From Casetext: Smarter Legal Research

Matter of Hodgman

Surrogate's Court of the City of New York, New York County
Oct 1, 1920
113 Misc. 215 (N.Y. Surr. Ct. 1920)


October, 1920.

Evarts, Choate, Sherman Leon (Joseph H. Choate, Jr., of counsel), for proponent.

Horwitz, Rosston Hort (Otto Horwitz, of counsel), for objectant.

This is a motion to vacate an order for the examination before trial of the proponent. The proponent is also the sole legatee under the will propounded. My distinguished predecessor, Surrogate Fowler, held in Matter of Hodgman, 107 Misc. 70, in this very estate, that the provisions of section 870 of the Code of Civil Procedure, et sequitur did not apply to the Surrogate's Court and were not made applicable by the provisions of section 2770 of the Code of Civil Procedure, on the theory that those sections applied only to actions and not to proceedings in this court. Thereupon mandamus proceedings were commenced against him in the Supreme Court, New York county, and a peremptory writ issued. On appeal from the order granting the writ the Appellate Division in People ex rel. Lewis v. Fowler, 189 A.D. 335, held that mandamus would not lie. The Court of Appeals on appeal from this decision held that mandamus should issue to compel the surrogate to act upon the application for examination; that the surrogate had erroneously held that he did not have the power to grant the order, but that it was error in granting the writ of mandamus to go further and to seek to control the judicial judgment and discretion of the surrogate and direct him to grant the particular order for examination presented by the applicant. People ex rel. Lewis v. Fowler, 229 N.Y. 84 . That court, moreover, held that the provisions of the Code of Civil Procedure cited above applied to contested probate proceedings in the Surrogate's Court. Thereafter the contestants in this estate procured a new order for the examination of the proponent John E. Lewis. The motion before the court, therefore, is a novel one and of importance as initiating the policy to be adopted in those examinations. The difficulty of establishing set rules arises from the fact that in the usual form of objections filed by contestants two or more issues are raised. Upon these issues there are different rules as to the burden of proof. The affirmative on the issue of testamentary capacity of the testator is with the proponent. Delafield v. Parish, 25 N.Y. 9, 97. The affirmative on the issue of undue influence and fraud lies upon the contestant. Matter of Kindberg, 207 N.Y. 220; Matter of Woods, 189 A.D. 324; Matter of Ruef, 180 id. 203; Matter of Fleischmann, 176 id. 785; Matter of Falabella, 139 N.Y.S. 1003.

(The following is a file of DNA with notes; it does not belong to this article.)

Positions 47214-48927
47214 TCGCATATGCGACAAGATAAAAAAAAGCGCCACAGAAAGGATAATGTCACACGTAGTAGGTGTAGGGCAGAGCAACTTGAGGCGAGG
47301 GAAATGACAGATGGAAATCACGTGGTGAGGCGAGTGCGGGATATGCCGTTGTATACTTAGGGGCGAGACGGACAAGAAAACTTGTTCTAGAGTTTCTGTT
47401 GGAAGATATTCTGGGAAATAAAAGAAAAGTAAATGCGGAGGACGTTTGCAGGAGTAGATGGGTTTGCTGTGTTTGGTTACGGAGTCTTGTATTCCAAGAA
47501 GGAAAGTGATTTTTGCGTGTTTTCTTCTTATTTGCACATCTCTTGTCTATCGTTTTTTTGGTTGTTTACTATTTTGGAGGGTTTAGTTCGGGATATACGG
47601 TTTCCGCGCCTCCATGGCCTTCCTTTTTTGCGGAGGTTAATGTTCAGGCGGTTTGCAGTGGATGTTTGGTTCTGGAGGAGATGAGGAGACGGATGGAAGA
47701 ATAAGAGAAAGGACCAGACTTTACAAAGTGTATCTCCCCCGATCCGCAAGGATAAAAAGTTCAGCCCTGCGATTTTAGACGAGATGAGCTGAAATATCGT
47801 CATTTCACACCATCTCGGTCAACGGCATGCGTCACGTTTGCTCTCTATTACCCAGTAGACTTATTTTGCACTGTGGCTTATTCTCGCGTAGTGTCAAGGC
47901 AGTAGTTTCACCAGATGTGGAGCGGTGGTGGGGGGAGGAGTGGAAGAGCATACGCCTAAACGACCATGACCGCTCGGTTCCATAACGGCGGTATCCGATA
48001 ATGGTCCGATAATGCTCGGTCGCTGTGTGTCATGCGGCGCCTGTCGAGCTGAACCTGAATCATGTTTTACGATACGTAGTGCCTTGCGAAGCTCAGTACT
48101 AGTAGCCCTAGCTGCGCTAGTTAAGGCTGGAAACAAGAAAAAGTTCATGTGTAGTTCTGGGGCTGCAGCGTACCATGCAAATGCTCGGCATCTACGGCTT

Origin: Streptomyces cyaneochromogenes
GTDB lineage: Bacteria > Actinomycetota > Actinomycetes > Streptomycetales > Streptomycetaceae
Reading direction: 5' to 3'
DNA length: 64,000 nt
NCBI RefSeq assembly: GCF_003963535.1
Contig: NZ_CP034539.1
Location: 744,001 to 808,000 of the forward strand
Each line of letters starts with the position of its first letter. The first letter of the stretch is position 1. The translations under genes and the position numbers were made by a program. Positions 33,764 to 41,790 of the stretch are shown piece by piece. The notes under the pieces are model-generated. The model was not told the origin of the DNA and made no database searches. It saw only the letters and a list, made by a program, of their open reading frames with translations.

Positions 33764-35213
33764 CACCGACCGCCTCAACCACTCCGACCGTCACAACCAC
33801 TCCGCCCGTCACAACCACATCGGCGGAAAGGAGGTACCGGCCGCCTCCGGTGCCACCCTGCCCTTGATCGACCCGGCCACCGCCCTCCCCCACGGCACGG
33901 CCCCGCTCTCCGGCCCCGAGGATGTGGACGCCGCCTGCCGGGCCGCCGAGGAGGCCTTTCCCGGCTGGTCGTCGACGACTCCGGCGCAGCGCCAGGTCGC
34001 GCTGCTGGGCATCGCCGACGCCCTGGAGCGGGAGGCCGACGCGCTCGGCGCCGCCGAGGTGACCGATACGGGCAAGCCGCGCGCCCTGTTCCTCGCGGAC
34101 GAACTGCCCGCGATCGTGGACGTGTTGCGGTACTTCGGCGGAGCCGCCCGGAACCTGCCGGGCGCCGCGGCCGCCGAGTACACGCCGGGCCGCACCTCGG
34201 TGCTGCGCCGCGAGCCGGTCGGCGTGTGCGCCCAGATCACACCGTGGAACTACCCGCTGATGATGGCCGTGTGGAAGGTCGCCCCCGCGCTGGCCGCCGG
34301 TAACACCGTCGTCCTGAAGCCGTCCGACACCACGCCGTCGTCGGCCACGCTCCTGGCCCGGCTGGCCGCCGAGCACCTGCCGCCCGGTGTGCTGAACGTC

The recent decisions of the Appellate Division, first and second departments, hold that an examination of an adverse party should be denied where the adverse party has the affirmative upon the issue concerning which the examination is sought. Scheff v. Lewis, 191 A.D. 30; Oshinsky v. Gumberg, 188 id. 23; Central Trust Co. v. Weidenfeld, 183 id. 375; Kornbluth v. Isaacs, 149 id. 108; Beckel v. Salomon, 189 id. 310; East Rochester Const. Co., Inc. v. Eyer, 109 Misc. 191. Certain exceptions have been made to this general rule. Scheff v. Lewis, supra; Oshinsky v. Gumberg, supra; Central Trust Co. v. Weidenfeld, supra; Kornbluth v. Isaacs, supra; Wessel v. Schwarzler, 144 A.D. 587; Segschneider v. Waring Hat Mfg. Co., 134 id. 217. Under these authorities it would seem that the contestant is not entitled to an examination of the proponent on the issue of testamentary capacity. No examination, therefore, should be had of the proponent or other party by the contestant where that issue is the sole issue. It may be pointed out in passing that the contestant has a ready means of ascertaining the facts surrounding the execution of the will and the condition of the testator by an examination of the subscribing witnesses under section 2611 of the Code of Civil Procedure.